“‘Red Hot’ is our ultimate pump-up cheer,” says Livingston. “We use this cheer before we go out on the field.  It brings us together as a team, unites us as one, and gets us focused and pumped before we take the field. Our captains lead the cheer with pride, and in essence their leading the cheer symbolizes their contribution of leading our team all year.  We’ve been doing this cheer for quite some time and the longevity of the cheer shows its importance to the team because it’s not just a cheer, it’s a Chaparral tradition.”

The Xavier College Prep Gators have their own pregame cheer, charmingly titled, “Blood and Pain.” Like the Chaparral cheer, the Xavier cheer starts with two players posing a question to the rest of the team, which is huddled around them.

“Who’s gonna bring that blood and pain?”

What????

“I said…Who’s gonna bring that blood and pain?

GATORS!  Ahhhh, OOOH!”

Xavier's Arden Anderson seeks to score against Horizon in an April 30 game.

 

So what do these cheers accomplish?

“Xavier’s pregame cheer, ‘Blood and Pain’ serves several purposes,” says coach Caitlin Bebout. “First and foremost, it unites the girls. They all come together in a close huddle with their arms wrapped behind their teammates’ backs. This signifies how they will work together as a team from the very start of the game. Next, the cheer gets them pumped up for the game. Taken partially from the Phoenix Suns’ pregame warm-up, their huddle starts to sway back and forth as they build up their energy. I’m sure on some level, it’s also used to intimidate their competition, but the ultimate goal of this pregame cheer is to unite the players and get them excited for the game.”

Pregame cheers are not just for girls.  Perhaps the world’s most famous pregame cheer is done by New Zealand’s national rugby team, the All Blacks.  Since 1888, the All Blacks have performed a traditional Maori ceremonial dance called the “Haka” before every game. Until six years ago, the All Blacks did the Ka Mate, which was composed by a Maori chief in the early 1800s.

In 2005, a new Haka, the Kapa O Pango, was written for the All Blacks.  The composer of the new Haka, Derek Lardelli, has said that its purpose is “about building spiritual, physical and intellectual capacity prior to doing something very important.” Lardelli added, “It’s about building the person’s confidence inwardly, their spiritual side, and then making that spiritual side connect through the soul and coming out through the eyes and the gestures and the hands. So it’s a preparation of your physical side as well as your spiritual side.”

Nor are male pregame cheers confined to New Zealand. Locally, the Mesa High School football team does their own haka before each game.

So how effective was “Red Hot” for the Firebirds in Tuesday’s semifinal game? Pretty effective, it seems.  After leading her teammates in the cheer, Makenna Pohle scored the first of her five goals of the evening less than a minute into the game and helped lead the Firebirds to a 20-13 victory over Pinnacle High School.

After the Firebirds lined up to shake hands with the Pinnacle players, they walked to the center of the field, laid down their sticks, put their arms around each other and formed a circle, swaying back and forth to do their postgame cheer, which starts in a whisper.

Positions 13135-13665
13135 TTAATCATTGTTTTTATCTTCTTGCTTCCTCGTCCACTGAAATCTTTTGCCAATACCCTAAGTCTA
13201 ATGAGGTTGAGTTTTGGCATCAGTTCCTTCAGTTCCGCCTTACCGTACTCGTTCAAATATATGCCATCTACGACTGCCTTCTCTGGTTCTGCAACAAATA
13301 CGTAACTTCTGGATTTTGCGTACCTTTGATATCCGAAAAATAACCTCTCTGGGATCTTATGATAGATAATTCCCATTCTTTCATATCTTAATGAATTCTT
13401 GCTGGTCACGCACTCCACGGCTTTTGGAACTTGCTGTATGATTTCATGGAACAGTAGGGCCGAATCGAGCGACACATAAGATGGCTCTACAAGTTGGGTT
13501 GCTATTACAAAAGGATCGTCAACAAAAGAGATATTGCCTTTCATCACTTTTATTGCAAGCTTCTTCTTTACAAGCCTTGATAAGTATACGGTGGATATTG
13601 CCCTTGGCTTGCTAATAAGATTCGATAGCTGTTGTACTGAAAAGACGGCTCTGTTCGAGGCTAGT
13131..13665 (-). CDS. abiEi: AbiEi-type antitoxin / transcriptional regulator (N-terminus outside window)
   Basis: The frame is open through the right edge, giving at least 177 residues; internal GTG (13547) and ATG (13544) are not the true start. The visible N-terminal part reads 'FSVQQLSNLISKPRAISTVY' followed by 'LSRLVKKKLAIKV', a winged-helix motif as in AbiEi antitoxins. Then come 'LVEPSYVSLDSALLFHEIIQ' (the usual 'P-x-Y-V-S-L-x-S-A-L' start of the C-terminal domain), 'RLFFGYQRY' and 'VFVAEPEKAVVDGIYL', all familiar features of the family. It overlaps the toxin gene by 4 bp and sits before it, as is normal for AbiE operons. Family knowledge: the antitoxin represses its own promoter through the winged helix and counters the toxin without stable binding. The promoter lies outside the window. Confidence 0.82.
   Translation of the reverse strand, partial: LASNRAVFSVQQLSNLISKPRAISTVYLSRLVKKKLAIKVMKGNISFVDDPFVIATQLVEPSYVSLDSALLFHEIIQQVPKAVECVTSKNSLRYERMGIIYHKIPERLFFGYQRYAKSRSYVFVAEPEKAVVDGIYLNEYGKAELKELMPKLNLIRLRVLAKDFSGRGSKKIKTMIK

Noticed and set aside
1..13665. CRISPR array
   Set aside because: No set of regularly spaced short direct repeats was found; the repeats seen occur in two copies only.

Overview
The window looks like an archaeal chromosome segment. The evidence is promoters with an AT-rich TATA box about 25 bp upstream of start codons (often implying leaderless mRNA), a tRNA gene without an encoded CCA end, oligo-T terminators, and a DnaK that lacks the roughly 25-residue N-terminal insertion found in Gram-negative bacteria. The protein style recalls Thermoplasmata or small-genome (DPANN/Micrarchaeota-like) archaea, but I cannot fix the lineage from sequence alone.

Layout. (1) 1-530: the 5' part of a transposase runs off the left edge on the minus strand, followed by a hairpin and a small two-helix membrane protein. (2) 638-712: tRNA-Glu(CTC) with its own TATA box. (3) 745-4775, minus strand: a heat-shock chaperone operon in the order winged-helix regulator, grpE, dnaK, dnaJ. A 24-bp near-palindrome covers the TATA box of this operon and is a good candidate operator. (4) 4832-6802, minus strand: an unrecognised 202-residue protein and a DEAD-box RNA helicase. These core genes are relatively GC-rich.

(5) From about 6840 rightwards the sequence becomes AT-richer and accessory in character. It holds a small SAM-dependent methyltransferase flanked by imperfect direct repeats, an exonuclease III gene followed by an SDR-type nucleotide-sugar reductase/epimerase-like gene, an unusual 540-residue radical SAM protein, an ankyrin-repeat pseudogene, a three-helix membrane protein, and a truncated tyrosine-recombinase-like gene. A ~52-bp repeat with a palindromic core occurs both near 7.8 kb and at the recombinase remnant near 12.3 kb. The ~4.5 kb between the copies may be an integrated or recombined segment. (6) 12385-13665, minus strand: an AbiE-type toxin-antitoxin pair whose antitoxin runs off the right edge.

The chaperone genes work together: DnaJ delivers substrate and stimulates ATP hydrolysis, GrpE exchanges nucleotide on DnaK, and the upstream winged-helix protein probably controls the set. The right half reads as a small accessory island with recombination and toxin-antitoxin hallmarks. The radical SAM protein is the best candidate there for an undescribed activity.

“C-H-S

A little bit louder now

C-H-S

I still can’t hear you…

C-H-S

What, what?

L-A-X

A little bit louder now

L-A-X

I still can’t hear you…

L-A-X

What, what?”

So with the game over, what is the purpose of a postgame cheer? Coach Livingston explains.

“This brings us together as a team at the end,” Livingston says. “We either win or lose as a team and not as individuals. Coming together as one at the end of the game reminds us of this. No matter how great or how frustrating the game may have been, we have shared the emotion together. It’s really not even about winning or losing, instead it’s about being a family. We leave it all on the field and since we are in a circle for this cheer, we can look into each other’s eyes and it brings us back to what’s most important — each other.”

Makenna Pohle, Alexa Sarussi and the other Chaparral seniors will do “Red Hot” one last time this Friday night, when they face the Horizon Huskies for the state title at 8 p.m. on Field 16 at the Reach 11 Sports Complex, 2425 East Deer Valley Rd., in Phoenix.  It will be a rematch of last year’s state title game, which Chaparral won 21-4.  This year, however, Horizon, which easily prevailed over Corona del Sol 21-8 in Tuesday’s other semifinal game, enters the championship game as the number one seed, while Chaparral is the ranked second in the state.

While Friday night’s championship game promises to be highly competitive, with its result in doubt until the end, there little doubt that for the seniors, Friday night’s team cheers will carry a little extra energy and emotion. — Dan Barr

Postscript — On May 13, Chaparral won the state championship in a highly competitive game, defeating Horizon 14-13 in overtime.  To read more about that game, click here.

Track meet tension — and joy

Saguaro's Katie Drake (center) takes the baton from teammate Katie Alhadeff for the anchor leg of the 4x100 relay at Friday's Scottsdale City track meet. The team from Chaparral (left) is about to make the exchange while a runner from Desert Mountain (right) awaits her teammate.

Watching a high school track meet in the early evening this time of year is a relaxing and stress-free activity — unless your child is competing in the meet.  On Friday night, I went over to Chaparral High School to watch the Scottsdale City Track Meet, which is held annually for the five Scottsdale Unified School District Schools — Arcadia, Chaparral, Coronado, Desert Mountain and Saguaro.

In particular, I wanted to see Saguaro’s Katie Drake run the 100-, 200- and 400- meter races and the 4×100 relay. Katie is the daughter of Raising Arizona Kids Senior Account Executive Susie Drake and her husband, Scott.